Anyone who knows me knows I'm a mad Formula One fan and never miss a race. Jenson Button is my favourite driver. He drives for Vodafone McLaren Mercedes with intelligence, sensitivity - he's brilliant - and there he was, running towards and then past me. Too late for a shot so I turned around and clicked. Jenson is in the red t-shirt in the smaller photo.
A few minutes later Flavio Briatore (ex director of the Renault F1 team) walked past La Rose des Vents.
And 15 mintes afer that, Jenson's beautiful girlfriend Jessica Michibata came along, running in the opposite direction. That's her in the main photo.
And after that - to make it a real Grand Prix Sunday - I went to lunch with my friend Sue, who is married to Roy Salvadori - another F1 driver from what is now a bygone era. My interest in Forumula One started years ago when I became friends with Roy and Sue.
22 January 2012
This picture frame/sculpture stands on le rocher, overlooking Port Hercule. People love to stand in the frame and have their photograph taken. Unfortunately if you look at it full on, there is a massive palm tree in the way but it's a rather lovely idea, don't you think?
21 January 2012
One last look at the Palace Guards as they hand over their duties. Then a quick turn and off they go to get into the white bus that awaits them.
I wouldn't mind a euro (or even a centime) for every tourist that has photographed this scene.
20 January 2012
19 January 2012
This has to be one of the best situated children's playgrounds, don't you think? Not sure what they are playing as I don't see a ball...
By the way, this playground transforms into the Open Air Cinema in summer. Click on the link.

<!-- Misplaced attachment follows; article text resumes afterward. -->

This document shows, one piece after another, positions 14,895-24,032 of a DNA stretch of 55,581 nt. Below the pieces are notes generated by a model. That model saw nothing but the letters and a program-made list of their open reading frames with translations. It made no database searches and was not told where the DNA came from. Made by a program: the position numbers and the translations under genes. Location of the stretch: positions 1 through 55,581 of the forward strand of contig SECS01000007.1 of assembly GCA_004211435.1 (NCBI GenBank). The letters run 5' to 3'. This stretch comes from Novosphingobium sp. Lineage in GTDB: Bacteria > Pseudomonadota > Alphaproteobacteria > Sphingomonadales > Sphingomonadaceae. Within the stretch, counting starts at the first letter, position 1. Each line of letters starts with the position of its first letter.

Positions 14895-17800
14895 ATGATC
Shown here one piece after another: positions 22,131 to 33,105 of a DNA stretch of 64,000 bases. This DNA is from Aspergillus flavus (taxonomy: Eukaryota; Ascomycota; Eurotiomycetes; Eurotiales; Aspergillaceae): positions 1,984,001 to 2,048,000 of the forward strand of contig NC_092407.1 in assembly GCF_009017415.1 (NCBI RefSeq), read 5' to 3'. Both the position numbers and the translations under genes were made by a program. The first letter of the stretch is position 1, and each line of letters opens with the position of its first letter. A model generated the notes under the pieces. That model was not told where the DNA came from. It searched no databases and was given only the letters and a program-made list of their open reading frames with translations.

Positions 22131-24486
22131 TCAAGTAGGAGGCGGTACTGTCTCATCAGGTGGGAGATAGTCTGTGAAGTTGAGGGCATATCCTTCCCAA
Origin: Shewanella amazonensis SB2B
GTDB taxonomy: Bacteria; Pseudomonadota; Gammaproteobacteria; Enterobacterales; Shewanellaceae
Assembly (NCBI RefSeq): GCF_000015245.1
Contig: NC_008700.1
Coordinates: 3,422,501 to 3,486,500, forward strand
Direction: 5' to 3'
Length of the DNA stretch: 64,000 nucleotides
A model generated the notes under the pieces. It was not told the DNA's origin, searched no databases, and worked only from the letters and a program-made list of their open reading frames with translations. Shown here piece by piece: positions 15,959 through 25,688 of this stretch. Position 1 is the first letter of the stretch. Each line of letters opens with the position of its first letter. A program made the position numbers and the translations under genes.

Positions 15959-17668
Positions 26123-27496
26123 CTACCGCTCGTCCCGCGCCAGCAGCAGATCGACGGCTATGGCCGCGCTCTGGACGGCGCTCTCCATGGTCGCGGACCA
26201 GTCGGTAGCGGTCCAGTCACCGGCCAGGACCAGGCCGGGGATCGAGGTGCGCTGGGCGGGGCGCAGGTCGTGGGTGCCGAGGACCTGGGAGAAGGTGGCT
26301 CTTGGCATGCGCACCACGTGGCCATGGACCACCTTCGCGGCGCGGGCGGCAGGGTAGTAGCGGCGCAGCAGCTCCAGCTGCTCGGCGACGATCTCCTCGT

This was taken leaning over the parapet near to the Oceanographic Museum on le rocher.
18 January 2012
17 January 2012
These shots on the walk around Cap Ferrat were taken in September but the sun shines as gloriously today as it did then - just a little cooler and very cold at night.
I wondered if this couple would ride their bikes up the shallow steps but as you see, they sensibly didn't.
16 January 2012
In September there was an exhibition of sculptures on the esplanade in Saint-Jean-Cap-Ferrat. One or two have been seen on this blog already. Here's another. Unfortunately very few of the art works showed the name of the piece or the artist including this bronze.
15 January 2012
14 January 2012
Well, I know this isn't the most exciting photo in the world but it shows how well Monaco caters for people unable to walk up steps. You don't really expect a chair lift in the open air, do you? This one is in Fontvieille near the shopping centre.
In addition there are lifts (elevators) all over Monaco taking people from one level to another. Of course there are steps too but normally you can get up and down the hills with ease provided you know where to find the lifts.
Note the reflection of boats in the port in the first photo and of the Palace and rocher in the smaller one.
13 January 2012
12 January 2012
You don't really expect to see a representation of an English medieval village on the port of Monaco but that is exactly what was built for the Christmas Fair. I took these shots from the Big Wheel.
The road you see in the smallest photo is where you'll find the Start/Finish line of the Monaco Grand Prix.
All this - and the big wheel - was taken down on Monday. Festivities carry on in France and Monaco until the end of the first week of January to accommodate the Italian holidays - during that time, if you listen to people speaking, you'd think you were in Italy - but then being so near to Italy, that's often the case. Ciao!
11 January 2012
The big wheel opened at 11 a.m. and I was there waiting. The guy stopped the wheel at the top for a few minutes and then I got 8 or so rotations. I gave up counting eventually...
It wasn't that easy to take photos as you have to keep changing position to avoid photographing the supports of the wheel - and look at the lower photo, you felt as if you could fall out any minute, especially through those little gates.It was all great fun tho.